Joey Tindell Hey, I'm Joey from Outreach Magazine. Can I ask you a quick question?
What's your most challenging area of ministry right now?
Got it. Can we send you tips to help with that?
Great!
Please enter your name and email below:
Outreach Magazine Logo Wait! Don't miss us on Facebook. Tap to Like Us:
Outreach Magazine
HomeIdeasChurch Profiles › Arkansas Church Connects 3 Separate—yet Unified—Language Groups

Arkansas Church Connects 3 Separate—yet Unified—Language Groups

By
Email this Print version

Open Door Baptist Church consists of English-, Spanish- and Korean-speaking congregations.

The Church: Open Door Baptist Church in Rogers, Arkansas
The Challenge: Respond to a changing community to embrace diversity.
One Big Idea: Welcome and give expression to different styles and cultures through three congregations meeting together.

Northwest Arkansas isn’t known for being a beacon of diversity, but one church in the region has made multiculturalism a major part of worship. At Open Door Baptist Church in Rogers, Arkansas, three language groups can be found praising the Lord. Open Door has traditionally been a culturally white church, but membership has declined over the years, leading the staff to welcome both Spanish- and Korean-speaking congregations to worship there.

“We have gained so much friendship with the other cultures,” says Pastor Jerry N. Harris. “They actually feel like a part of us. They’re welcome here, and they feel welcome. We have different styles of music. Not only that, we get to learn more about the other’s culture.”

Due to language barriers, the three congregations usually don’t listen to the same sermon. But on the first Sunday of the month, they come together for the music portion of the worship service. Harris says that many members of the Spanish- and Korean-speaking congregations are either fluent in English or do speak some of the language. This allows for translation when pastors from the different congregations address all three groups at once. Harris, for one, says he’s learned phrases in Spanish and Korean, and that he’s noticed Korean churchgoers trying to speak Spanish and vice versa.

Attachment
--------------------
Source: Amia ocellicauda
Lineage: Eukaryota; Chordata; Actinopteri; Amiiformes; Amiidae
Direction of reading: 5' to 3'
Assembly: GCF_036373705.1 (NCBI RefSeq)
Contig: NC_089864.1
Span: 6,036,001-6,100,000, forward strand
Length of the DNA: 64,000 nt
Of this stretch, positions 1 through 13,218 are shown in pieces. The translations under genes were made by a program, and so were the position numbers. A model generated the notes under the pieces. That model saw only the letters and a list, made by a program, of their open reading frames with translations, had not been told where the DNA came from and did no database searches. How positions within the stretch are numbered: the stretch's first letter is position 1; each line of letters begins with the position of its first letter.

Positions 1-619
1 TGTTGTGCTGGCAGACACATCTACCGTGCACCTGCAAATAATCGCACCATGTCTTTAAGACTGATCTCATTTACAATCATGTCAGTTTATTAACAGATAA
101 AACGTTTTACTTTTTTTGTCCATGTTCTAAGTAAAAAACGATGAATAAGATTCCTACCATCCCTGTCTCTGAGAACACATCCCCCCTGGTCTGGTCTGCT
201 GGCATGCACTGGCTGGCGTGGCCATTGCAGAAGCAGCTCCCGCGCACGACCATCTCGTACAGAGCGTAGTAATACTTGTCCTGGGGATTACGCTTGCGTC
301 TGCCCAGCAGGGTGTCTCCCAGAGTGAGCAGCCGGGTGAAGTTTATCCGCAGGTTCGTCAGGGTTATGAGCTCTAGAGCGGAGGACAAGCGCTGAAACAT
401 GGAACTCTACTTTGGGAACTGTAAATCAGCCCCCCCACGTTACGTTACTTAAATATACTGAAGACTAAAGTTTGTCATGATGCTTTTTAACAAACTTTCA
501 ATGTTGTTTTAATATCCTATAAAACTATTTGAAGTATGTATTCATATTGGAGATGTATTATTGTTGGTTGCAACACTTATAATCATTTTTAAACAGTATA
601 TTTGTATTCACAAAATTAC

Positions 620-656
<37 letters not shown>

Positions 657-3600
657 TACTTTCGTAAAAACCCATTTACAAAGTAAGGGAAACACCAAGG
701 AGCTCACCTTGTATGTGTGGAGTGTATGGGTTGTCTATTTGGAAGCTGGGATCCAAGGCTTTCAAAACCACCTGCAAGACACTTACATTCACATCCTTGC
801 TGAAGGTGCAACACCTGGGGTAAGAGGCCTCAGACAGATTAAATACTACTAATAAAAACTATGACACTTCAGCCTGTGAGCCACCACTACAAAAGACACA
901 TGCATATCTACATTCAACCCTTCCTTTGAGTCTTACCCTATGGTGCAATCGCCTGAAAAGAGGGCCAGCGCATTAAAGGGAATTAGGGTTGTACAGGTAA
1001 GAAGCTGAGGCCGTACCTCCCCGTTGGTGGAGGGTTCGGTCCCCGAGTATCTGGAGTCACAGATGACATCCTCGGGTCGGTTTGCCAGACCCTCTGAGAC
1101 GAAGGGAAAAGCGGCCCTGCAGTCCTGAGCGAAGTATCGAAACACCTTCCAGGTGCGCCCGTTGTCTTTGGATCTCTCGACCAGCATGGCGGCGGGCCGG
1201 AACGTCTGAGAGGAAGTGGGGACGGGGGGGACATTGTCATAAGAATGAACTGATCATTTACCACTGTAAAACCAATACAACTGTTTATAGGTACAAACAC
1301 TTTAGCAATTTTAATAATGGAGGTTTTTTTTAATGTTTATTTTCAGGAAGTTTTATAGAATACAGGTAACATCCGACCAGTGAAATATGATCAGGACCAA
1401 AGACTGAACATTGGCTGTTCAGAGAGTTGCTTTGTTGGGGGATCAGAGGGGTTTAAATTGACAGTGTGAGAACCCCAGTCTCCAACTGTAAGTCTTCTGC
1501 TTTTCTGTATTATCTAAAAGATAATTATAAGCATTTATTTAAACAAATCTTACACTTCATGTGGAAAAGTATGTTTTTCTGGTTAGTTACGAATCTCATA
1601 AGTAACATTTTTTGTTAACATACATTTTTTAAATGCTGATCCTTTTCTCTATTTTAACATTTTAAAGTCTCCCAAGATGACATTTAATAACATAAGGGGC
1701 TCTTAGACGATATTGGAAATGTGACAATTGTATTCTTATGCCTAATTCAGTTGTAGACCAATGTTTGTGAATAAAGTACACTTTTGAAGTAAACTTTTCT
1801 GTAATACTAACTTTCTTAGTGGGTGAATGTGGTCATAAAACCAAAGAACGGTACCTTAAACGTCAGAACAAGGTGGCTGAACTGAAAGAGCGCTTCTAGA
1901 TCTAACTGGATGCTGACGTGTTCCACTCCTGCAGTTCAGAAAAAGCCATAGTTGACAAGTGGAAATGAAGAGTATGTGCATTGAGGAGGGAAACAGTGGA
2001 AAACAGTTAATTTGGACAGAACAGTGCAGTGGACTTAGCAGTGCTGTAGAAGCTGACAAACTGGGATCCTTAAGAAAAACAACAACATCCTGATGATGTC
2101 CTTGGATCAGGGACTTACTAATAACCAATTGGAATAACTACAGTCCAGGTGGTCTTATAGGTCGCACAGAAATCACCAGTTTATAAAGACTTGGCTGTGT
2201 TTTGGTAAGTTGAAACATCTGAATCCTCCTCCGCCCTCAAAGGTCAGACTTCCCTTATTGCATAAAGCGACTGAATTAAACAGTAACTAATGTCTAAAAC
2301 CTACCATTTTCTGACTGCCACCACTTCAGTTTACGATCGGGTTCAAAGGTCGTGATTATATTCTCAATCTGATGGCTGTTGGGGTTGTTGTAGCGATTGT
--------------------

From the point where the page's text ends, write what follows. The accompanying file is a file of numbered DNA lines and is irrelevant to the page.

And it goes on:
“We’ve learned to love each other whenever we meet together for worship,” Harris says. “We shake hands. We hug each other. We actually enjoy each other. What has happened is that the Koreans are becoming more and more comfortable being around the Caucasians, and the Hispanics are also really, really comfortable. They’re really part of our fellowship.”

Each congregation is small, which helps the churchgoers connect cross-culturally. The church’s original congregation has an average weekend attendance of 25, while 75 people worship in the Korean congregation and about 50 in its Hispanic counterpart.

Harris says many churches across the country have tried to become multicultural and failed. He believes that churches often require members of ethnic minority groups to assimilate into mainstream American culture, which backfires.

In Harris’ experience, minority groups don’t generally feel comfortable simply being absorbed into an ethnically white experience. “We never try to have a joint-preaching service except on special occasions,” he says. “If we were trying to assimilate Hispanics and Koreans, that totally would not work.”

Harris says his church receives phone calls from members of the Latino and Korean communities inquiring about worshipping at the church, and he refers them to the appropriate pastor. But sometimes they prefer to worship during the English service, as was the case for a few Korean newcomers to Open Door.

Daniel Cerda, pastor of the Spanish congregation, says he’s enjoyed sharing the same church building with two ethnically distinct congregations.

“I like the idea that we are taking away cultural barriers,” he says. “Even though we speak different languages, we definitely emphasize community, fellowship and unity.”

Cerda credits the church’s youth, who tend to be bilingual, with helping the congregations transcend cultural barriers. He says they’ve helped church members build bridges with each other. He also says the leaders of each congregation have contemplated bringing church members together for activities other than the praise segment of the service.

“Maybe one Sunday [Harris] can speak English and somebody can translate into Spanish,” he says. “I can speak in Spanish and someone can translate into English.”

But, ultimately, the language of the sermon matters little, Cerda says. The spiritual edification of the church body is his priority.

“When all three congregations are together, it doesn’t really matter whether one is Hispanic or Korean or Caucasian,” he asserts. “The main focus is to take the worship straight up to God.”

OPEN DOOR BAPTIST CHURCH
Rogers, Arkansas
OpenDoorBaptistRogers.org

Get your FREE November issue of MinistryTech Magazine!

Recommended